Almost a century ago, in a seminar discussing the nascent science of quantum mechanics Niels Bohr, the Nobel laureate and father of the atomic model, remarked that "it is exceedingly difficult to make predictions, particularly about the future". This is what passes as cutting-edge humour among quantum physicists; if you can't model the here and now, extrapolating the future is fun but futile.
For we humble investment managers, it reminds us that models of 'rational' market behaviour are based on past data that may not recur. This has certainly been the experience in 2022; assets' relationships that have held good for decades for the most part collapsed during the year.
December has reinforced that experience; a festive phenomenon that annually exercises juvenile financial reporting is the fabled 'Santa rally', where stock markets are expected to rise in the period leading up to Christmas. At the time of writing* however, Saint Nick had clearly placed most markets on his naughty list, with only Gold and the Chinese stock market producing positive returns for sterling investors during the month.
Bonds' recovery stalled too, with fixed-income benchmarks falling by up to 6% during December. Markets' collective views that a pivot towards easier money was on the cards were squashed by central bankers' somewhat belligerent comments following more interest rate rises in the US, UK and the EU. These messages were confirmed when 'out of the blue' the Bank of Japan reversed its stated policy of maintaining the 0.25% 'fix' on the 10-year bond yield, allowing the rate to double. This quasi-rate rise leaves China as the only central bank not to raise rates. Collectively, the world's interest rate rises have surpassed 70 percentage points in 2022. This certainly implies slower global growth, and market players now seem to have got the message that the referee is still playing hardball despite a more positive outlook on inflation.
On to 2023
So, on to 2023, and no forecasts but rather an acknowledgement of the 'known unknowns'. Last month I pointed to corporate earnings as a long-term driver of share prices, but that the price people were prepared to pay for those earnings can fluctuate wildly. In May 2021, US investors were prepared to pay 44 times (ie years' worth of) the average current earnings per share of their largest 500 companies. That 'multiple' of earnings per share has dropped dramatically and is now a little over 20 – in line with the long-term average. In the UK, over the same period that multiple has dropped from 28 to less than 12, versus its long-term average of around 18. On that basis, the US looks fair value, and the UK looks cheap - but that doesn't mean it can't get cheaper; current earnings estimates may prove to be overconfident if business conditions deteriorate.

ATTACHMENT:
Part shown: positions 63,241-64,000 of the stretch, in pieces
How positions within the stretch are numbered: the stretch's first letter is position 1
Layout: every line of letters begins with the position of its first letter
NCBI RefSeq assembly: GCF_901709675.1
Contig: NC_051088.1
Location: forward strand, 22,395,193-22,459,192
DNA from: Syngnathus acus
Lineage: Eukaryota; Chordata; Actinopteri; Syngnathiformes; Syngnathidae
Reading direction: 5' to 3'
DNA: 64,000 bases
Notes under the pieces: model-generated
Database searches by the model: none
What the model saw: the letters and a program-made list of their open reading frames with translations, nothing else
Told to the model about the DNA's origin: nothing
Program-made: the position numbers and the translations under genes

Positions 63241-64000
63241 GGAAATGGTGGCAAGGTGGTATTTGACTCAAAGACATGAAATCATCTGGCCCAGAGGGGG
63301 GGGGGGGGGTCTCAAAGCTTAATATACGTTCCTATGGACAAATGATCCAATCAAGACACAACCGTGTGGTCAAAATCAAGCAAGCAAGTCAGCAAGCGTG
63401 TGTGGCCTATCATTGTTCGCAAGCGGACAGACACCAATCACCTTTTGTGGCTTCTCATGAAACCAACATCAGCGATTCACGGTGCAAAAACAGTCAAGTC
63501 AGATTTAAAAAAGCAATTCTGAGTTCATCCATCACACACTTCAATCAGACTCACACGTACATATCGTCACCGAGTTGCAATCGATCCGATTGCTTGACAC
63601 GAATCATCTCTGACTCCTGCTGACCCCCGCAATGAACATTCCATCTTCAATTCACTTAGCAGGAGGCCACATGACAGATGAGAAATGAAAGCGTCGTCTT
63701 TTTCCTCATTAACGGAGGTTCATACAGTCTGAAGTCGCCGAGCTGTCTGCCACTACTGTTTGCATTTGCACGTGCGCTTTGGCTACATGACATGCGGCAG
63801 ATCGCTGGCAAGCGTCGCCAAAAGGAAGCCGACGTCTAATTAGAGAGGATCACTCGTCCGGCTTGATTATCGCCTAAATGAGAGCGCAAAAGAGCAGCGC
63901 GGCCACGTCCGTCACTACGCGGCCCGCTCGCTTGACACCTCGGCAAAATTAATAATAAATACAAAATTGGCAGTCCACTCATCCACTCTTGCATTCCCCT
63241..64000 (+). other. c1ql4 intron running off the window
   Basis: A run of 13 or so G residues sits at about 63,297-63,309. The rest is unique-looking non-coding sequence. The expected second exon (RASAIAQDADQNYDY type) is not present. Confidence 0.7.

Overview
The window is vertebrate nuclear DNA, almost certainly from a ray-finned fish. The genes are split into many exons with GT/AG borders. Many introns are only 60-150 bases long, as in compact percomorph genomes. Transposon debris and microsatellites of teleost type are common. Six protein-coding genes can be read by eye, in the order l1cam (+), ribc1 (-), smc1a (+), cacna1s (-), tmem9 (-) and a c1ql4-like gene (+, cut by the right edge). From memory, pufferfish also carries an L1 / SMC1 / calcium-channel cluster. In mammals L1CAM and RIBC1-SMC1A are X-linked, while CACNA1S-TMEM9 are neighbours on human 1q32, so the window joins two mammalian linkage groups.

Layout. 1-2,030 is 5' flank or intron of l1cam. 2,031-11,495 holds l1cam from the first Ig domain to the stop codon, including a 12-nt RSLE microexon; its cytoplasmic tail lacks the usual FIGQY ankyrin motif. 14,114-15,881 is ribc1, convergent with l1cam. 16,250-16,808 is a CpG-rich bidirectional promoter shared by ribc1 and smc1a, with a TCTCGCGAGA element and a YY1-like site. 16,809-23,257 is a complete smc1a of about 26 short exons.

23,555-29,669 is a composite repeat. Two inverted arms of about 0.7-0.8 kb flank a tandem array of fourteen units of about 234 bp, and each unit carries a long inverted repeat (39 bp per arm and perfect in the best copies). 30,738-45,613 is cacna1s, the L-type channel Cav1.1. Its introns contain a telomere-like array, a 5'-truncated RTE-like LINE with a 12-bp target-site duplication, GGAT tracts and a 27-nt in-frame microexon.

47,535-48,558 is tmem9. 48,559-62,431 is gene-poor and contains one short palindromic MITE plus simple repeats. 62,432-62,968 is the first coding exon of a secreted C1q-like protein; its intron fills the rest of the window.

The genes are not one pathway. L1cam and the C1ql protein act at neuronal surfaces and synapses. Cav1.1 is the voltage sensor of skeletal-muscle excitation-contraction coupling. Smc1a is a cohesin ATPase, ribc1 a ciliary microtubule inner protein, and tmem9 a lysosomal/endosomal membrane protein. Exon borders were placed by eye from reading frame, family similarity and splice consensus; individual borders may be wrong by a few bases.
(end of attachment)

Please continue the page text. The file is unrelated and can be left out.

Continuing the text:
Demand is another obvious source of market momentum. House price growth is closely correlated with investors' sense of wealth and their propensity to invest. Ex-lockdown, house sales are the lowest in a decade, as are mortgage approvals. This is understandable as the cost of owning and maintaining a home – energy bills and mortgage rates – have rocketed this year. In 12 months, the cost of servicing a £200,000 mortgage has risen by over 150%, and that cost now represents 40% share of income, versus 25% in 2021. Prices are forecast to fall further as a result.
Depressing as this may sound, experience tells us that known unknowns can produce positive surprises (eg a shallower recession than expected, China's post-COVID recovery, a negotiated settlement in Ukraine) can produce sharp recoveries and a sea change in positivity. Then there are the unknown unknowns which are by definition unforecastable. However, our diversification process is well-positioned to navigate a wider range of either outcomes.
Markets can advance dramatically even amid adversity, again challenging the worth of forecasts. One large nation has suffered an autocratic leader whose meddling in financial policy over several years has made recent UK economic leadership appear downright sagacious. That nation's stock market saw its earnings multiple halve last year as a result. Its foreign exchange reserves are petering out and its inflation rate is over 80%. The result? A market collapse? Well, its domestic investors saw shares in domestic equities as the only hedge against inflation and piled in. Its stock market has risen 210% in 2022.
With absolutely no apology for festive irony, that country is Turkey.
Here's wishing everyone a safe and prosperous 2023 and see you next month.
Chief Investment Officer